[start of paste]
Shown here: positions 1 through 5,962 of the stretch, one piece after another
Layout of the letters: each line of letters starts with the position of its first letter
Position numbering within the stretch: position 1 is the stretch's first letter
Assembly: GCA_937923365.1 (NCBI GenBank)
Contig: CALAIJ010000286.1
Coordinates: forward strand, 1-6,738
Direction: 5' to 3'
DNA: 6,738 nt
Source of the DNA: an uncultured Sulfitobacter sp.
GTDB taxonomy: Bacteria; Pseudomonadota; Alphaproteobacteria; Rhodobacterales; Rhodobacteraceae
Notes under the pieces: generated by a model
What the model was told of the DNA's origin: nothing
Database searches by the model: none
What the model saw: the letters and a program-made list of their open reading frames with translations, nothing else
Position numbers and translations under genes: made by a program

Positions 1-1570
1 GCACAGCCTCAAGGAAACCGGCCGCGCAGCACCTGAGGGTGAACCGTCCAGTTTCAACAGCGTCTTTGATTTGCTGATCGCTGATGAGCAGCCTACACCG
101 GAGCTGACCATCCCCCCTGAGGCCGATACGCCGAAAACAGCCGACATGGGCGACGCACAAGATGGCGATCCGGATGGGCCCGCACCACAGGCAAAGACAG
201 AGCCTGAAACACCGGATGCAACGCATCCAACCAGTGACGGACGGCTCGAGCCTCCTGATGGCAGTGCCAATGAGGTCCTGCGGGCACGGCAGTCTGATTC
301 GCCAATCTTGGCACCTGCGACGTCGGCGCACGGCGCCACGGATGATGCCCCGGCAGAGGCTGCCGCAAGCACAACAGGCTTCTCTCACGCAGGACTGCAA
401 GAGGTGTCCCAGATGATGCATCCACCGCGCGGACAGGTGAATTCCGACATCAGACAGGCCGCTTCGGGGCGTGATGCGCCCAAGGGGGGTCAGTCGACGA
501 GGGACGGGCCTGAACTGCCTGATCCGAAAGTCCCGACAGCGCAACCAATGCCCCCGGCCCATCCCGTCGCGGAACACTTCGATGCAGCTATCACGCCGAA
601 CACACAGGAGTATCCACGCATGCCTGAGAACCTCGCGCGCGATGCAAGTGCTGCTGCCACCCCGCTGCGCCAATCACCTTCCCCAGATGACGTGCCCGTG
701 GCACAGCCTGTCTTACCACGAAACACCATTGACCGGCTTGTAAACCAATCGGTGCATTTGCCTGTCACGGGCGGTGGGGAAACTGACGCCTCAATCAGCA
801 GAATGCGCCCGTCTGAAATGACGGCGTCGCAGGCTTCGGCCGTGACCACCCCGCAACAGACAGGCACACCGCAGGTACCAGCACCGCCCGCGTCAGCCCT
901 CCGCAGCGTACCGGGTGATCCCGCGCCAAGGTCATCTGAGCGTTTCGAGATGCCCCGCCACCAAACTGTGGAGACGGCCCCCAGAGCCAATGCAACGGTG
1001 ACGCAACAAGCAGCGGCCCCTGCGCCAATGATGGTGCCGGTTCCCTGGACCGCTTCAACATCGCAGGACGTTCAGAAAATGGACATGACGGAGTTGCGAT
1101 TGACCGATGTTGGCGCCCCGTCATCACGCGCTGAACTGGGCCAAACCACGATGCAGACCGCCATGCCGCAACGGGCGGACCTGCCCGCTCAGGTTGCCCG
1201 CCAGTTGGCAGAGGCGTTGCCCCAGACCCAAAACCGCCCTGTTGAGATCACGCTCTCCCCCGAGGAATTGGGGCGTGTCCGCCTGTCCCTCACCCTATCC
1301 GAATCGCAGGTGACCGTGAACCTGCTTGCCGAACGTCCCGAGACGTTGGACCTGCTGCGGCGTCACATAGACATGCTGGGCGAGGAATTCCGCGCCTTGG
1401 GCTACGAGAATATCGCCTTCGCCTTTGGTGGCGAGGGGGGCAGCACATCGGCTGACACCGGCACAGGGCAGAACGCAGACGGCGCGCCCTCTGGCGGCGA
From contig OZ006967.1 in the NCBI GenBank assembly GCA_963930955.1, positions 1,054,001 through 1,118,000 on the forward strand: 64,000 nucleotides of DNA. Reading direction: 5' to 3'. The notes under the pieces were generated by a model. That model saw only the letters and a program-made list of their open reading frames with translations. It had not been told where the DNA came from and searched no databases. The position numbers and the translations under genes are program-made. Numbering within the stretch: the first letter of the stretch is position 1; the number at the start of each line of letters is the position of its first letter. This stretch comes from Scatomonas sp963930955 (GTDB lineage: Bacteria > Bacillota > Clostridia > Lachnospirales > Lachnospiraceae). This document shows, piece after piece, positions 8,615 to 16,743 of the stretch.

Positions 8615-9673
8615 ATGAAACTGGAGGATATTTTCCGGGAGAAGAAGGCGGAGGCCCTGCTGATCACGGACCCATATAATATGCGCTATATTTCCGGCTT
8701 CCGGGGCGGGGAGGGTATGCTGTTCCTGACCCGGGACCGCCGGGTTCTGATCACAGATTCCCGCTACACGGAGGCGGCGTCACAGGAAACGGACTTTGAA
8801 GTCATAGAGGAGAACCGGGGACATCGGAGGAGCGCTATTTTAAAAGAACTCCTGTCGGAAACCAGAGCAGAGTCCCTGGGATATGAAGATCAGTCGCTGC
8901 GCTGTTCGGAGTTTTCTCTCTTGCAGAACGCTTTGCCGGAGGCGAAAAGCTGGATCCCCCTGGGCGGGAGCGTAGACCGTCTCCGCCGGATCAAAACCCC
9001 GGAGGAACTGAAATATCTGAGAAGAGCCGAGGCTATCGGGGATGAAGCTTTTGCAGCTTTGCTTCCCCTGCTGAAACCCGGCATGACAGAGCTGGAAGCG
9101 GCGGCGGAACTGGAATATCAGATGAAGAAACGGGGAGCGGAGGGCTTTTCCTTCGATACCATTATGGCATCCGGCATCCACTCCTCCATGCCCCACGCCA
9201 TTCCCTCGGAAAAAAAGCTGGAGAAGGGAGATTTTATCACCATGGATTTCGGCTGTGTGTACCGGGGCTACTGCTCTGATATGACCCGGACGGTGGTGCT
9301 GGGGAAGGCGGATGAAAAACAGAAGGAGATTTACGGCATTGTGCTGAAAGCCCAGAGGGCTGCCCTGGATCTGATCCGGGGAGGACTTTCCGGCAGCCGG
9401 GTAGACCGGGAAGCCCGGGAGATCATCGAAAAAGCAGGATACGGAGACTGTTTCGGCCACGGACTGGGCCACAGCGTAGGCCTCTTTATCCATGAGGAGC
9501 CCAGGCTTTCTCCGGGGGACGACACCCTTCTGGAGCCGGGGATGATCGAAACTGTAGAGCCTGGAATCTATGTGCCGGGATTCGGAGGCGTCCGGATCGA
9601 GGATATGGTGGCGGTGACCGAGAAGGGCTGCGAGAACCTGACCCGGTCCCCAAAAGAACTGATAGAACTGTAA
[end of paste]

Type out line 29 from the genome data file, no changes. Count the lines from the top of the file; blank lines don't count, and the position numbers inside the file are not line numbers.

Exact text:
1201 CCAGTTGGCAGAGGCGTTGCCCCAGACCCAAAACCGCCCTGTTGAGATCACGCTCTCCCCCGAGGAATTGGGGCGTGTCCGCCTGTCCCTCACCCTATCC